ST. JOHNS COUNTY, Fla. - All throughout life, whether you’re in grade school or in a career, rules are something that you have to learn to follow. However, one St. Johns County mother is scratching her head about one rule in particular at her son’s school.
“He looked at me, I looked at him, I’m like where is your bag, he looked at me, he said, don’t you have it,” said parent Kristy Koll said.
For the first time, Koll's third grade son left his backpack at home Friday. Home was too far away from the bus stop to go back and get it. He had to be at Liberty Pines Academy in 20 minutes.
“I tried to calm him down and say you get on the bus and I’ll call school," she said.
His bag was filled with his Math, Science and English notes. Koll figured she'd drop it off at school, but when she called, she learned she couldn't drop off the bag after 8:30 a.m. per school policy.
“The only thing that I could take to him was a pair of glasses or his lunch," she said.
It's clearly written in the Liberty Pines Academy student planner handout that students receive.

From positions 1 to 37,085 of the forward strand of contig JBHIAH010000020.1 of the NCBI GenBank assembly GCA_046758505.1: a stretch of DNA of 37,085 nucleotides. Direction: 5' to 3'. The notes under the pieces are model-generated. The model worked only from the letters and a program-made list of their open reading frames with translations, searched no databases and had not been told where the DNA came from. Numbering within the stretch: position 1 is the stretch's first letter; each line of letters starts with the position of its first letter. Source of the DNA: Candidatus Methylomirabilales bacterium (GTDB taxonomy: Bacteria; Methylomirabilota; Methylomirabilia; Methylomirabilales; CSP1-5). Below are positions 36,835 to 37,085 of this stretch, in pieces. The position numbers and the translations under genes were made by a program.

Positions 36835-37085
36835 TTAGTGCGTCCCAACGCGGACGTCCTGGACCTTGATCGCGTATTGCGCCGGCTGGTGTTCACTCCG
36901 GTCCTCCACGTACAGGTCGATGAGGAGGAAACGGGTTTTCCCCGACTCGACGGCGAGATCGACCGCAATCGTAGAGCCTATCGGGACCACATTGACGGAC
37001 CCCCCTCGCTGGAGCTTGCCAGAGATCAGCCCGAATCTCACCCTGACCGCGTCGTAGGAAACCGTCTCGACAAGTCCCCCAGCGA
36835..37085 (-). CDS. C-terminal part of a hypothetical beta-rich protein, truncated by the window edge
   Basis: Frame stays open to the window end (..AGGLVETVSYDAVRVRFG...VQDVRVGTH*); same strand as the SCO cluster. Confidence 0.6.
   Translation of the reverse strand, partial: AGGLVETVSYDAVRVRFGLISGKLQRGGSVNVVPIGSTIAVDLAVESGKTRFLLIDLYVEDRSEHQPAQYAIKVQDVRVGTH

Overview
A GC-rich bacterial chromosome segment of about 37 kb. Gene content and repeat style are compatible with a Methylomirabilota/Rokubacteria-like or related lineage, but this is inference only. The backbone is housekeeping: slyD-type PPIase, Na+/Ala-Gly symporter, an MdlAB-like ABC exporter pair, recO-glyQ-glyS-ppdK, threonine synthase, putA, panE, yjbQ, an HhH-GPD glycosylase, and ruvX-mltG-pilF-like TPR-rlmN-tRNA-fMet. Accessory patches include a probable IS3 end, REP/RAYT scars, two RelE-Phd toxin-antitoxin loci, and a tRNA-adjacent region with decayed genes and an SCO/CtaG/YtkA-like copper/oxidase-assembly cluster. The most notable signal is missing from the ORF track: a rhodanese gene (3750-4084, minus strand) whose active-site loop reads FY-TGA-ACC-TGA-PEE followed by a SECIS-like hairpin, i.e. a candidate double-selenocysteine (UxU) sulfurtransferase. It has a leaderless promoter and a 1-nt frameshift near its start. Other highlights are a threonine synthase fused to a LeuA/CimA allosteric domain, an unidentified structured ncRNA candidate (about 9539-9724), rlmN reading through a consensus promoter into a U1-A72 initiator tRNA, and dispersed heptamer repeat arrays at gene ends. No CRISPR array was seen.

Liberty Pines Academy doesn't accept forgotten homework, P.E. uniforms, band instruments, school supplies or projects saying it's the responsibility of the student to bring them.
"It’s absolutely ludicrous and absolutely ridiculous," she said. "I agree that they do need to learn that they’re responsible for that, but for someone who is his first time forgetting a book bag, that’s ridiculous and it prevents him from doing what he’s there to do, which is learn for the day."
Koll learned other parents frustration with the policy on social media, so the mom wrote an email to the principal and her son's teacher for clarification of the rule.
First year principal Traci Hemingway responded in a statement, apologizing for what happened and adding some of the policies have been in place for years and she would be looking at the school's current policies over the year to see if any changes will be needed for next year.
First Coast News reached out to Hemingway for further explanation, but was told the comments in the letter were accurate and that is the current policy.
"I believe seriously it needs modifying sooner rather than later,” Koll said.
Koll though doesn't see the point in keeping this zero-tolerance policy.
“I don’t believe you should penalize children from learning for the day and you’re penalizing the teachers because they can’t work with children that don’t have their class books with them," she said. "If you’ve made one mistake and can fix it, you should be allowed to fix it.”
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